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Arbutus
Arbutus menziesii
Pursh

Introduction

Arbutus grows as a tall shrub or small to medium-sized, tree. This evergreen broadleaf grows in small, open stands, or mixed with Douglas-fir or lodgepole pine. Typically, it grows on rocky shores or outcrops with a warm aspect. It is frequent on dry and poor soils. Arbutus often grows in early-successional habitat, but is present in all stages of secondary succession and old growth. Frost and fire are major potential damaging agents. Arbutus has a variety of diseases (Burns and Honkala 1990). Three pathogens are most likely to cause death: root rot (Phytophthora cactorum), Arbutus canker (Natrassia mangiferae) and madrone canker (Fusicoccum aesculi) (Byther 1999; Elliott 1999a; Elliott 1999b). Changing environmental conditions may encourage outbreaks of disease. Urban development exposes trees previously growing in the forest, which results in increased susceptibility to disease and decline (Bressette and Hamilton 1999). In British Columbia, man-made root disturbance may predispose trees to attack by the native fungus Natrassia mangiferae, which causes canker and dieback (Hunt 1999). Mycorrhizas may play a role in the resistance of some trees to decline (Trudell et al. 1999). Phytophthora ramorum, a new pathogen of unknown origin causing “sudden oak death” in California and Oregon, can also damage arbutus, causing leaf spots and cankers. Since this pathogen is thought to spread rapidly on ornamental plants like rhododendron (DeFrancesco, 2001), especially in wet weather, it may become important for British Columbia in the future.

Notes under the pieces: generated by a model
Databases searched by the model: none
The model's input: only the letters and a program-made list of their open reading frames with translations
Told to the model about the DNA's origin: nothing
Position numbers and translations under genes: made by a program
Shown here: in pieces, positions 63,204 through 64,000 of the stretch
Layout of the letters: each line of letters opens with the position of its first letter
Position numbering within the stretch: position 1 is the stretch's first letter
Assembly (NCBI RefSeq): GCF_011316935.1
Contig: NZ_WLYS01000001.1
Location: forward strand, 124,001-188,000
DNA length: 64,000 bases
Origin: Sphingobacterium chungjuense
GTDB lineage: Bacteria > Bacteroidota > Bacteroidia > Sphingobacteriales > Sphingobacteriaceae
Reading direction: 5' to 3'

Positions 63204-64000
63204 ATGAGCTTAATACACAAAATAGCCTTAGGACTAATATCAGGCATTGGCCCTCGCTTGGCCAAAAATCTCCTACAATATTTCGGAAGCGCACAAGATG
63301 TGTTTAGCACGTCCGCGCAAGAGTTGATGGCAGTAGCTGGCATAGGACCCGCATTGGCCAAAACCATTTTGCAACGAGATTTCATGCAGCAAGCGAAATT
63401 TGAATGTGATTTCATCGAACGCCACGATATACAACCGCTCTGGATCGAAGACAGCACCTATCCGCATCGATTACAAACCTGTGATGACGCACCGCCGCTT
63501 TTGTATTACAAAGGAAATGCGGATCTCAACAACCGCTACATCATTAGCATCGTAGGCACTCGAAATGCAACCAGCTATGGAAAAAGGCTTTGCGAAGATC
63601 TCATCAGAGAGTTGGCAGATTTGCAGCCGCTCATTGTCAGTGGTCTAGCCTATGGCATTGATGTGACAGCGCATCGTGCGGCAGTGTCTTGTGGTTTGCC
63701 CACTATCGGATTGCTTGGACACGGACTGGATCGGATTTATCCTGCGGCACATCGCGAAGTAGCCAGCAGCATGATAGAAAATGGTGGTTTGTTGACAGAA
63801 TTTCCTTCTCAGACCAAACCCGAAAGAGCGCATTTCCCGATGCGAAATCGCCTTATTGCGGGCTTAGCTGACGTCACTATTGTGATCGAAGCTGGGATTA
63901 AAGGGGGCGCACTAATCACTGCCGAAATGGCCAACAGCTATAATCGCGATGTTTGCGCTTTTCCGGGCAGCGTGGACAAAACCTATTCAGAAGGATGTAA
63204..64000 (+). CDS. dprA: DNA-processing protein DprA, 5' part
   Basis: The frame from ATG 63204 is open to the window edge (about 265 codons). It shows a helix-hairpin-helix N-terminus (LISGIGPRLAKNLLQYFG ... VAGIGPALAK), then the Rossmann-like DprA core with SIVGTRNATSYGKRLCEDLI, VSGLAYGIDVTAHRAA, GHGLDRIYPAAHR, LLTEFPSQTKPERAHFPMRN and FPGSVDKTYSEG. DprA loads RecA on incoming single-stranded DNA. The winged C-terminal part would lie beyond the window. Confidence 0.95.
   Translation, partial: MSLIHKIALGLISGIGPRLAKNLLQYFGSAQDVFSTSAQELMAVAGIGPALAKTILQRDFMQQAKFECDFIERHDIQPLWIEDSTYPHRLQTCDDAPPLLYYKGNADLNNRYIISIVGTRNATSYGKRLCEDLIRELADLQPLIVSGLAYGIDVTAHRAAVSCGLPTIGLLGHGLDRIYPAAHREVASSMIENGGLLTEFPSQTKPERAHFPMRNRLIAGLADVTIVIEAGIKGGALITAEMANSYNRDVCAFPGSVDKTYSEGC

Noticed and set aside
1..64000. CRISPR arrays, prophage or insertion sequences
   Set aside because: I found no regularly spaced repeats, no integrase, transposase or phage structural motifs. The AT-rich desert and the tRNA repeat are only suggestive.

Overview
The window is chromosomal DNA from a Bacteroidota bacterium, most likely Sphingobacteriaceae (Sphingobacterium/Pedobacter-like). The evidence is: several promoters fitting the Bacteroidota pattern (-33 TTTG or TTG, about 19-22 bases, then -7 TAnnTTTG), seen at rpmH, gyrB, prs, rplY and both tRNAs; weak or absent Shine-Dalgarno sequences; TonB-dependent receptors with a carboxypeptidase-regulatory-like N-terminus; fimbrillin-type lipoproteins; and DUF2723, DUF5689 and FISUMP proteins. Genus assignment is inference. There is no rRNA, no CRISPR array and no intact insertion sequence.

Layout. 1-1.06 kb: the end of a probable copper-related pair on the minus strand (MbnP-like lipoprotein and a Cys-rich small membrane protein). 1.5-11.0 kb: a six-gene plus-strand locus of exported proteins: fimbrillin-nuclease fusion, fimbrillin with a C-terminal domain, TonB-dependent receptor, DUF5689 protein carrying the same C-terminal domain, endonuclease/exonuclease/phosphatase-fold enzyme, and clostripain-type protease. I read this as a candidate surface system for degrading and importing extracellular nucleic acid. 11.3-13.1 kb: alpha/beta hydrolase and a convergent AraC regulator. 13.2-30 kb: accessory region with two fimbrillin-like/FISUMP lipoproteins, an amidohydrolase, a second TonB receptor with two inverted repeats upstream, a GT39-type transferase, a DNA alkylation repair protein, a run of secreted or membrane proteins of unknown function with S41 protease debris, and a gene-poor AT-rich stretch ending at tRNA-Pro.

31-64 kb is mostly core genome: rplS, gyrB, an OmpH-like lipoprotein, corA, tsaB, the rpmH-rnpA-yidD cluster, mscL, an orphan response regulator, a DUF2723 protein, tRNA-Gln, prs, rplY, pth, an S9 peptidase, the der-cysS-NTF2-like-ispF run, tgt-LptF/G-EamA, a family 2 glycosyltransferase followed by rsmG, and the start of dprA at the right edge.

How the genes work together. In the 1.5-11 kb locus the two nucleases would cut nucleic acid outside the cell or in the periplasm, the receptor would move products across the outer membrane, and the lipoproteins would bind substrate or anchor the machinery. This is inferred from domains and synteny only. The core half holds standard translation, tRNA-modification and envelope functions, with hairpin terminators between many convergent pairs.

The species reaches the northern limits of its range in southwestern British Columbia and on Vancouver Island. The major part of its native range is outside of British Columbia: the central and southern Pacific region, and some (small) areas in the central and southern Cordilleran region. Its range in British Columbia is very limited (Little 1971).

Distribution and Protected Areas – from Hamann et.al. 2005

Conservation Status Summary – from Chourmouzis et.al. 2009

“The northern edge of the range of Arbutus extends into the CDF and CWH zones in southern British Columbia. Based on the calculated occurrence levels, it is recommended that the occurrence of this species in protected areas in the CDF zone be verified. Given that Arbutus has been observed in many smaller protected areas (e.g., Spectacle Lake, Mount Tzouhalem Ecological Reserve, Mount Maxwell Park and Reserve, Woodley Range Ecological Reserve, Ladysmith Bog Ecological Reserve, Arbutus Grove, Boyle Point), in numerous regional parks around southeastern Vancouver Island, and on Crown and private land that is not viable for forestry, it is likely that actual protection levels for this species are adequate. A comprehensive re-evaluation of protection status of all species in the CDF zone should be conducted prior to any field verification efforts. Verification, and if required, increased protection, are also recommended in the CWH zone, where this species has the potential to increase with climate warming.”

Reproduction

Although arbutus reproduces mainly by sprouting, the species produces fruit abundantly almost every year (Roy 1974; Banerjee et al. 2001). The berries fall on the ground and are spread by birds and rodents. However, in general, seedlings of arbutus are not abundant. They may die of drought, damping off, and damage by invertebrates (Tappeiner et al. 1986). The best seedbed is bare mineral soil. Arbutus seems to have difficulty regenerating under its own canopy. This might be due to the presence of toxic metabolites in the leaves, a finding which Tinnin and Kirkpatrick (1985) investigated and confirmed in the lab but could not confirm in the field.

Genetic structure

No information available.